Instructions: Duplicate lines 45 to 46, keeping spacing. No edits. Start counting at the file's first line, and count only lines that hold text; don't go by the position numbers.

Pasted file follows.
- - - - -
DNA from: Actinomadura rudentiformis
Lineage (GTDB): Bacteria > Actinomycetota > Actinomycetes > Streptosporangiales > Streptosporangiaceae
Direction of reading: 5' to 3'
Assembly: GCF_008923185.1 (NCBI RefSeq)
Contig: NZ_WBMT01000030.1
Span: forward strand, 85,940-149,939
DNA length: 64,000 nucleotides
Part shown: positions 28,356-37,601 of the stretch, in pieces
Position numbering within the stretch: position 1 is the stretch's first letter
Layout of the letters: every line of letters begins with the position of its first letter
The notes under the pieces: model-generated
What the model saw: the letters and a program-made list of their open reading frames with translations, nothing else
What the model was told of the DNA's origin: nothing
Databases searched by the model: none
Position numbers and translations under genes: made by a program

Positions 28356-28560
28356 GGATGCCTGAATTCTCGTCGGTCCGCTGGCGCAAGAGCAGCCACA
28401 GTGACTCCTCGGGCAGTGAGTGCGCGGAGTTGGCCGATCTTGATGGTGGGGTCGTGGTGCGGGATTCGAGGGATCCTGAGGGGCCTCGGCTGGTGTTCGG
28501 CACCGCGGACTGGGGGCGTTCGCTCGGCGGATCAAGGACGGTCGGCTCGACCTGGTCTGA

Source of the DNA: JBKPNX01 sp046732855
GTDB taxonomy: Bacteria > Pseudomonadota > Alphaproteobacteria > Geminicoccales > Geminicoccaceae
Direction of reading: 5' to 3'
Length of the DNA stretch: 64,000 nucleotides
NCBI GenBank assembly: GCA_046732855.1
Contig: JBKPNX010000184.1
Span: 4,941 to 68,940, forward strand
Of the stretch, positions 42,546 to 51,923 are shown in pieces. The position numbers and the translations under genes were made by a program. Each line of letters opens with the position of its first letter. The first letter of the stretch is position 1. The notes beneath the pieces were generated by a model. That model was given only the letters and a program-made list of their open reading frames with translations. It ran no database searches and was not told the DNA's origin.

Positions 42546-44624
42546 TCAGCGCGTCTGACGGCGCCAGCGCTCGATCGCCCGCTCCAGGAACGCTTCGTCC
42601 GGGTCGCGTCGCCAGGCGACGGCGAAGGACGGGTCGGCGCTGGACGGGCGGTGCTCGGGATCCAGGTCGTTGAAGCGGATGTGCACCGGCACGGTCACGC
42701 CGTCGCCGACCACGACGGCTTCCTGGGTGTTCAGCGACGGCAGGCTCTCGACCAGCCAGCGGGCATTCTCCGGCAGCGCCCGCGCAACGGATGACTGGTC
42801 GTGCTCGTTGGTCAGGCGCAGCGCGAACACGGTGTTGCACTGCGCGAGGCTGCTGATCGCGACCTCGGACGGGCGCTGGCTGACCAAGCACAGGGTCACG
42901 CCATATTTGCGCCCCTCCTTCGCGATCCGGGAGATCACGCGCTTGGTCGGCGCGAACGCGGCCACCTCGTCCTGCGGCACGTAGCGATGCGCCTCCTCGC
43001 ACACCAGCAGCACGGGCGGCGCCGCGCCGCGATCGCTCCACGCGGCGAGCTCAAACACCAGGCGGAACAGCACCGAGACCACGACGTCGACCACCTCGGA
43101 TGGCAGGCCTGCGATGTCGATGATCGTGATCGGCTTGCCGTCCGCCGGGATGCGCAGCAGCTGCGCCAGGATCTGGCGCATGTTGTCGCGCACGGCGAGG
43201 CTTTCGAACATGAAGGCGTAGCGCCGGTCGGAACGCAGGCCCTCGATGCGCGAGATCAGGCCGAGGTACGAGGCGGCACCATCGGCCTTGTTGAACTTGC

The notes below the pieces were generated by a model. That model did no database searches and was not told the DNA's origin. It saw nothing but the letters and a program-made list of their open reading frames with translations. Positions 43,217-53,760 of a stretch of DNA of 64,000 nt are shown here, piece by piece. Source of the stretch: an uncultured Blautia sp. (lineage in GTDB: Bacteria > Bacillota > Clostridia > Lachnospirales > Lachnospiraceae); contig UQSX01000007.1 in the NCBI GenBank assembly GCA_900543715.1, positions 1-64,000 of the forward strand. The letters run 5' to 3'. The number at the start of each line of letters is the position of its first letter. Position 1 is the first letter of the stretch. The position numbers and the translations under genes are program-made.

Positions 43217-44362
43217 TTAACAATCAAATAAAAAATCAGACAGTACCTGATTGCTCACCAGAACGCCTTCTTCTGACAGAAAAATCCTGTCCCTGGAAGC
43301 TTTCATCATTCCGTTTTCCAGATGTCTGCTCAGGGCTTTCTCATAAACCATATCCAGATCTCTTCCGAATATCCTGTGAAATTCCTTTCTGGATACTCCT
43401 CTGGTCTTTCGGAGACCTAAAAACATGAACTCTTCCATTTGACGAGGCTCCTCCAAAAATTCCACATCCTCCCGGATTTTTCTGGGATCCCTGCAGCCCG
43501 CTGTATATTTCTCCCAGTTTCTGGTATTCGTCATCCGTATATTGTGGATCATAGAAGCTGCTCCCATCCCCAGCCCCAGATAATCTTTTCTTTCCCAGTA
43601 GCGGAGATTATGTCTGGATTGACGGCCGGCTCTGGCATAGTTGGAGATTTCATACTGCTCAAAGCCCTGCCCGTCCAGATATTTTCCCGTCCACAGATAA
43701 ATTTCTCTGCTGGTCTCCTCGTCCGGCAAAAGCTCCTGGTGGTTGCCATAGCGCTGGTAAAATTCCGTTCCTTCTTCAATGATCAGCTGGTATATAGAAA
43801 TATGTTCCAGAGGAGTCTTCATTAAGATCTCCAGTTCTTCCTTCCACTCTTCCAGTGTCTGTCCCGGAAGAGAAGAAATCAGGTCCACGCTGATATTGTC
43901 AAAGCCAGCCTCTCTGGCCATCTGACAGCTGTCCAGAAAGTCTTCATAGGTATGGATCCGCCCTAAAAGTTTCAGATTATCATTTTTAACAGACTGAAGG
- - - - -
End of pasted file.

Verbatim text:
43801 TATGTTCCAGAGGAGTCTTCATTAAGATCTCCAGTTCTTCCTTCCACTCTTCCAGTGTCTGTCCCGGAAGAGAAGAAATCAGGTCCACGCTGATATTGTC
43901 AAAGCCAGCCTCTCTGGCCATCTGACAGCTGTCCAGAAAGTCTTCATAGGTATGGATCCGCCCTAAAAGTTTCAGATTATCATTTTTAACAGACTGAAGG